Q&A with Chief Quality Officer

Chief Quality Officer Shares Thoughts on Quality at University Hospitals

University Hospitals Institute for Health Care Quality & Innovation represents UH’s commitment to continuous improvement of clinical care quality and patient satisfaction, according to Chief Quality Officer and institute director William L. Annable, MD.

Find out more about Dr. Annable’s thoughts on quality at UH:

How does clinical care quality at University Hospitals compare nationally?

We stack up very well. In 2011, for instance, University Hospitals Cleveland Medical Center was named one of the top hospitals in the nation by the Leapfrog Group, which represents insurers and employers who pay for care. That is a very demanding audience when it comes to quality and value, so Leapfrog’s standards are among the very toughest. Leapfrog evaluated objective data on patient outcomes from 1,200 hospitals nationwide, and honored only the 65 best. No other northeast Ohio hospital earned the honor. We are very proud of that award, and of many other quality awards we have consistently earned over the years at UH Cleveland Medical Center, at our community hospitals and as a system.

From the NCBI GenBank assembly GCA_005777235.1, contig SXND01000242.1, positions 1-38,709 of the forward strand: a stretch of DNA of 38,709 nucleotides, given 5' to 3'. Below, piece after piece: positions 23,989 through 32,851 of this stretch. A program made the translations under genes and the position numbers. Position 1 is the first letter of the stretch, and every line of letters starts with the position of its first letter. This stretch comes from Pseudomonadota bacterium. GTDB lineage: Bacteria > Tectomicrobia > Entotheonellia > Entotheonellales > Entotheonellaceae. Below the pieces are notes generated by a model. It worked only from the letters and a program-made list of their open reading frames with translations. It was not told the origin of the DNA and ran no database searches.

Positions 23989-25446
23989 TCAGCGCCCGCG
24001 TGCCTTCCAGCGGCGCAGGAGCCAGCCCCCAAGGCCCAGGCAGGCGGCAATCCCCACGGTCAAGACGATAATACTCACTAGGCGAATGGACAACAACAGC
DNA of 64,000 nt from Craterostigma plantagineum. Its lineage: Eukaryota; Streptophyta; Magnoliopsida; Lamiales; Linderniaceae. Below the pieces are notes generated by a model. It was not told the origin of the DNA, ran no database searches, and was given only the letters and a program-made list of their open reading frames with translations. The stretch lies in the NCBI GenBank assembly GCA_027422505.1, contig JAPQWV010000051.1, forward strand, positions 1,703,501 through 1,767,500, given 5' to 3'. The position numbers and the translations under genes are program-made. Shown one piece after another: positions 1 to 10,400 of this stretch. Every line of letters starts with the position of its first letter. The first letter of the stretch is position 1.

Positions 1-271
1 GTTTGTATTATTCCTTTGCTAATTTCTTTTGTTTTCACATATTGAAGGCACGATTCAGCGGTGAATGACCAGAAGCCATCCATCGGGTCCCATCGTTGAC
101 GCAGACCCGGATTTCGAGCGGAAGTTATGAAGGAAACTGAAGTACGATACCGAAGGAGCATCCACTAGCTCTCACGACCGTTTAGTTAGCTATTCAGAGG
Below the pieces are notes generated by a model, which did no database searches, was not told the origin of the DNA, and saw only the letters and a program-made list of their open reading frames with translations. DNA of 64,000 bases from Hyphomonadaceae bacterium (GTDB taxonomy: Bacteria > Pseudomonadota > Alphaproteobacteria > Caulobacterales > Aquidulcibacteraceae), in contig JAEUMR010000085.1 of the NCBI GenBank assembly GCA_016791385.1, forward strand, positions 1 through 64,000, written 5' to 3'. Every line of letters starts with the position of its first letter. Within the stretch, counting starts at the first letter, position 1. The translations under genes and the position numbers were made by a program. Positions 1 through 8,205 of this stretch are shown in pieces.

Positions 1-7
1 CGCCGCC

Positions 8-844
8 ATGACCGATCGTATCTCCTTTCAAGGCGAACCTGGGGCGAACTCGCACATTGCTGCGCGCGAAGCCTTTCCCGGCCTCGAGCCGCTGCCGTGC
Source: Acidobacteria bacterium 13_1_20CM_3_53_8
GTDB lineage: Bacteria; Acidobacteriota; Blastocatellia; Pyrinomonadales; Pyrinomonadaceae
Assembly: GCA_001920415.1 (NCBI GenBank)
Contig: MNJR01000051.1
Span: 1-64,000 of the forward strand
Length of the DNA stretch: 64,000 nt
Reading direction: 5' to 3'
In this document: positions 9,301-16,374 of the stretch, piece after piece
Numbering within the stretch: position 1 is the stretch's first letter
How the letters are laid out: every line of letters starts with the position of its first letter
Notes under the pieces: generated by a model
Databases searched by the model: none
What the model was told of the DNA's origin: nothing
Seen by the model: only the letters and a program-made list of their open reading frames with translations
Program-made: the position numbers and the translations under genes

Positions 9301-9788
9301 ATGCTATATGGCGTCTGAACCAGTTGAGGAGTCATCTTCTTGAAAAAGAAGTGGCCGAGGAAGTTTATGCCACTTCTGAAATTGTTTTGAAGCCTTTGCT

So with all the awards and the national recognition for quality, why did University Hospitals feel it necessary to establish the UH Quality Institute in 2011?
What are the UH Institute for Health Care Quality & Innovation’s goals?

Improved outcomes, more satisfied patients and better value, all across the UH system. We’re developing data-based, patient-focused metrics for every aspect of quality: clinical care, patient satisfaction, safety, process improvement, research and education. Then we’re dedicating teams of top experts to find the highest-value ways to achieve those goals. We’re learning from best practices in the health care industry – and we’re establishing them for other institutions to aspire toward.

How did you design the UH Institute for Health Care Quality & Innovation?
Does better quality drive up costs?

On the contrary, it’s good business. For example, let’s think about the way hospitals get reimbursed for care. The federal government and private insurers are using new carrots and sticks aimed at getting high-quality outcomes at lower cost. Medicare, the federal insurance program that provides 41 percent of all hospital payments, is phasing in big monetary incentives for reaching goals for clinical quality and patient satisfaction, and penalties for missing them. Then, consider simple market principles: Patients want top clinical quality and a pleasant experience, and they will take their dollars to whoever gives them both.

So quality is competitive?

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